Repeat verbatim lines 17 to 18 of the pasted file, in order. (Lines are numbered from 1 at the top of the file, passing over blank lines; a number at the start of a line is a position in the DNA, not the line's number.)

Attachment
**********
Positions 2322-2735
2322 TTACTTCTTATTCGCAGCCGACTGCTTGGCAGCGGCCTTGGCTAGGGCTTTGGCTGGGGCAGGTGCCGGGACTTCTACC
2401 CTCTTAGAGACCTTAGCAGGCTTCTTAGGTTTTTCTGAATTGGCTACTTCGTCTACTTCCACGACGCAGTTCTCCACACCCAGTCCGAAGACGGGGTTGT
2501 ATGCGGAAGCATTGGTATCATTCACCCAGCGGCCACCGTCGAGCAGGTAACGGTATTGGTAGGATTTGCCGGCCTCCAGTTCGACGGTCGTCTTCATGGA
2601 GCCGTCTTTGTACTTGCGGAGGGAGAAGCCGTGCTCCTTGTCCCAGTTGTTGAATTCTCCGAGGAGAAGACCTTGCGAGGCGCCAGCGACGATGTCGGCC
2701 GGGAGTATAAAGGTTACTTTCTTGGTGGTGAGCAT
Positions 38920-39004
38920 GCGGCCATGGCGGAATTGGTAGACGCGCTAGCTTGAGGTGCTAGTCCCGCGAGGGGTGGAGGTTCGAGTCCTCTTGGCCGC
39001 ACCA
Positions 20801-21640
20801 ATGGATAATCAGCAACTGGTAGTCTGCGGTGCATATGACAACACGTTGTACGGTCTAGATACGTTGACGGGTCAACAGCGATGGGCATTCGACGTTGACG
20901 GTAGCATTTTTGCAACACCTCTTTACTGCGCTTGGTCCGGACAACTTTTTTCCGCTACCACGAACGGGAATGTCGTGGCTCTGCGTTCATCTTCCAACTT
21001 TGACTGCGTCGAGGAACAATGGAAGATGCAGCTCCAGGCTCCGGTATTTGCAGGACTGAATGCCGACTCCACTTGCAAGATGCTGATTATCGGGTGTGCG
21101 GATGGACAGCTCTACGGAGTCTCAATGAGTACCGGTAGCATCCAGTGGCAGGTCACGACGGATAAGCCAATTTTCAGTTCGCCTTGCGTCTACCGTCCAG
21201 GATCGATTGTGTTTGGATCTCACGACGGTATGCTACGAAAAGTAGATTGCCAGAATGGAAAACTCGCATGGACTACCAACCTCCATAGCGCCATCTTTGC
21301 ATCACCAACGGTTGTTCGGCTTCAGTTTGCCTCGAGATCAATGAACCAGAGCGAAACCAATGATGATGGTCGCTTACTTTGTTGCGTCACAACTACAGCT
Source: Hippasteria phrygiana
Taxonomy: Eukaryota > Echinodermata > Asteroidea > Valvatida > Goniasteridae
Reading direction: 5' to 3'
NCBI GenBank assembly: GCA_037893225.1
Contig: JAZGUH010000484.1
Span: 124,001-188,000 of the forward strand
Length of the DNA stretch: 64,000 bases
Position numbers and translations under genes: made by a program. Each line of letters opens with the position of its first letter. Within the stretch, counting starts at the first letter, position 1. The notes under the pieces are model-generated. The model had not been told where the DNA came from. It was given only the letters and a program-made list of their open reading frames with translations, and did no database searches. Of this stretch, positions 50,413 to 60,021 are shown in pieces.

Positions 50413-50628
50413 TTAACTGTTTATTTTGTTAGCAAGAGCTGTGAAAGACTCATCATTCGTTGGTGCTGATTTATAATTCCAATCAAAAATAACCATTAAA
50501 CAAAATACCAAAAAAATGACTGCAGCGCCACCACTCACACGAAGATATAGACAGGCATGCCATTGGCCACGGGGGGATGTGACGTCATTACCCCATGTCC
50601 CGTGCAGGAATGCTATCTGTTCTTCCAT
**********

Source: Hippasteria phrygiana
Taxonomy: Eukaryota > Echinodermata > Asteroidea > Valvatida > Goniasteridae